How Lancome’s gucci westman creates an overnight color sensation—complete with a mile-long waiting list—season after season.
In the spring of 2006, Lancôme’s international artistic director, Gucci Westman, created a red lipstick for Behnaz Sarafpour’s fall collection. The color, which was marketed as a limited edition shade in the fall of that year, sold out before it could even hit counters and created a frenzy among bloggers, beauty mavens and fashionistas alike. The $21 lipstick turned up on eBay in the days that followed priced at $103.50. And thus the brand’s Pout-à-Porter project was born.
One year and two more similarly successful shades later, Lancôme and Westman are hard at work on their fourth color, this time for the hot young designer Thakoon Panichgul. Three days before Panichgul’s spring 2008 show, Westman and the designer conducted a makeup test to decide on the color. “I’ve always loved lipstick that you can throw on,” says Panichgul. “Like you’re done surfing and you just want to put on a little bit of color.”
Working with the show’s theme of “a Japanese girl who goes to Hawaii,” Westman decided on a fuchsia stain to highlight the fresh-from-the-beach glow she planned on giving the models. She mixed together three creamy textured colors: beige, beige-colored rose and a bright, blue-based fuchsia. “It’s the sheerest color we’ve done yet for the project,” says Westman, “but it’s perfect for Thakoon. His girl is about minimal makeup.”
After the show was over, samples of the three hues were sent to Lancôme’s shade development labs in New Jersey. A prototype was created and sent to both Westman and Panichgul for approval. Both agreed that the initial sample was too fuchsia and pearlescent, so two more samples were created, one of which was instantaneously agreed upon (see the sample above). Two thousand of the as-yet-unnamed color will now go into production as a Color Fever Shine lipstick, set to hit counters in February for $24 each. If past performance is any indication, they won’t be there long—waiting lists for the lipstick are now de rigueur.
“Azzedine has been one of the biggest influences in my life. He has always been such a strong, loving, fatherly figure to me. I call him Papa. His designs are indescribably unique, they are pieces of art. He knew how to make the female form look its loveliest. I have so many memories of him; my favorite might be during my first show with him in Paris. He liked me and he wanted to help me get more work. He called all his friends at Kenzo and Comme des Garcons, and asked them to book me. They said, ‘But she can’t walk!’ And he said, ‘but she has such a great ass!' His friendship and support has been the great privilege of my career. I can't imagine life without him. Repose en paix mon Papa.” - @stephanieseymour tells @wwd. #wwdfashion (📷: @steveeichner) #alaia #azzedinealaia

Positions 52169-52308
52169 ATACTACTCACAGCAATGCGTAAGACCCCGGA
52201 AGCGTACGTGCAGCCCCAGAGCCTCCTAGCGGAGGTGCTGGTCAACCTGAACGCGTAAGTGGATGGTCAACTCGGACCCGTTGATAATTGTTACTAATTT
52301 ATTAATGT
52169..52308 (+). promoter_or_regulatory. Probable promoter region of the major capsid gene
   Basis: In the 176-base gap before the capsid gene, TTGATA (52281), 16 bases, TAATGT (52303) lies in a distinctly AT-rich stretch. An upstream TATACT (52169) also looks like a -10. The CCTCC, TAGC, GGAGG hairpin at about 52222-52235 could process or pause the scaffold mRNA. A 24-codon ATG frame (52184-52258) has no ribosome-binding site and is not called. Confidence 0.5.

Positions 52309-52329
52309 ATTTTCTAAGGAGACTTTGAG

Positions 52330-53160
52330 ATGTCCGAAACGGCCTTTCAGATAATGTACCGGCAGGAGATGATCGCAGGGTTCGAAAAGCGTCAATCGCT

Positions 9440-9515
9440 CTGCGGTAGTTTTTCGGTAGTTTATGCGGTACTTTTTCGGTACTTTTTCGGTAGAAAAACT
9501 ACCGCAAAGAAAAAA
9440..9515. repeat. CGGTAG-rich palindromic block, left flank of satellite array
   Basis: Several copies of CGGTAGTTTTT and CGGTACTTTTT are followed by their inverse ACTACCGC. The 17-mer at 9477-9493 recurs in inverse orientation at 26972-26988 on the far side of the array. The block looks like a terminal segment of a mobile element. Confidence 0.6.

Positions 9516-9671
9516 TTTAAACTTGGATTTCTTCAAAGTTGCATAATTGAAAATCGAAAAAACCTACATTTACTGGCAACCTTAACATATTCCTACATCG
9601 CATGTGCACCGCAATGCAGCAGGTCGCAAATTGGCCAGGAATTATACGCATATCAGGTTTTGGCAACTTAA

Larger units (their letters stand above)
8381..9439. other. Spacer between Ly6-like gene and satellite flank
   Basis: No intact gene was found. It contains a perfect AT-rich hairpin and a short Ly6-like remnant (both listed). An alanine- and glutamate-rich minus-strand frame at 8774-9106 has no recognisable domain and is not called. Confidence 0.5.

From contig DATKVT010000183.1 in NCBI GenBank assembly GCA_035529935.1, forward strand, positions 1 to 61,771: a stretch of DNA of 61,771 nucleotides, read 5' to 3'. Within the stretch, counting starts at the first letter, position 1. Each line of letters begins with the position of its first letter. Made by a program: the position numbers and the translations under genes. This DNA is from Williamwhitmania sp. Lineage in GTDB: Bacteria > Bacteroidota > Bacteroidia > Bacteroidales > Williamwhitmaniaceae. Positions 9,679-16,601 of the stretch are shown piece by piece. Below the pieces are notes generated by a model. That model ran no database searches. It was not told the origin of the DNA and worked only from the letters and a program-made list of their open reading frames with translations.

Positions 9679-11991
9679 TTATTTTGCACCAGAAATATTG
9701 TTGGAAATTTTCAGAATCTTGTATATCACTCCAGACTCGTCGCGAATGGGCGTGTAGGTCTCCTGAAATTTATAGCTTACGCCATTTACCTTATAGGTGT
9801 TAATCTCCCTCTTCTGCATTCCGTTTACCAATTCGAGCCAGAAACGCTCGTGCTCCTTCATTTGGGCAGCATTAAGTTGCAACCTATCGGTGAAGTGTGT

Azzedine Alaïa, flanked by two of his closest friends, models Stephanie Seymour and Naomi Campbell.
He designed Seymour’s dress for her 1995 wedding to Peter Brant, and treated Campbell (who famously called him Papa), like a daughter. For more on the legendary designer, tap the link in bio. #wwdfashion #alaia #azzedinealaia
Azzedine Alaïa's “I-did-it-my-way” ethos stood out starkly at a time when brands are experimenting with consumer-facing fashion shows, coed formats and trans-seasonal collections – anything to perk up lackluster sales of ready-to-wear in an age of Insta-everything. “It’s not creation anymore. This becomes a purely industrial approach,” the late designer told WWD in an interview last year. “But anyway, the rhythm of collections is so stupid. It’s unsustainable. There are too many collections.” Read more about the iconic designer’s life and work on wwd.com, link in bio. #wwdfashion #azzedinealaia (📷: @WWD Archive, 1986) #alaia
Sneaker reselling app @goat’s latest exhibit, "The Greatest: New York," tells the story of New York's sneaker culture. To celebrate the exhibit, an intimate crowd gathered on Thursday night at the pop-up gallery space, located at Platform in Culver City, to hear guest speaker and illustrator @esymai talk about her own rise in streetwear and women in the business. "For me I'm just someone who is creative. I like to create things," said Chang. #wwdfashion
Azzedine Alaïa, one of the most iconic couturiers of the modern era whose body-con designs defined Eighties fashion, has died in Paris. The diminutive Tunisian-born designer, known for his structured knitted dresses with fitted waists and impeccably cut, figure-hugging second skin silhouettes was deeply admired by his peers, and counted supermodel Naomi Campbell - his adoptive daughter - among his inner circle, one of a gang of glamazons including Farida Khelfa, Carla Bruni and Stephanie Seymour who became ambassadors of his style. (📷: Alexandre Guirkinger) #wwdblast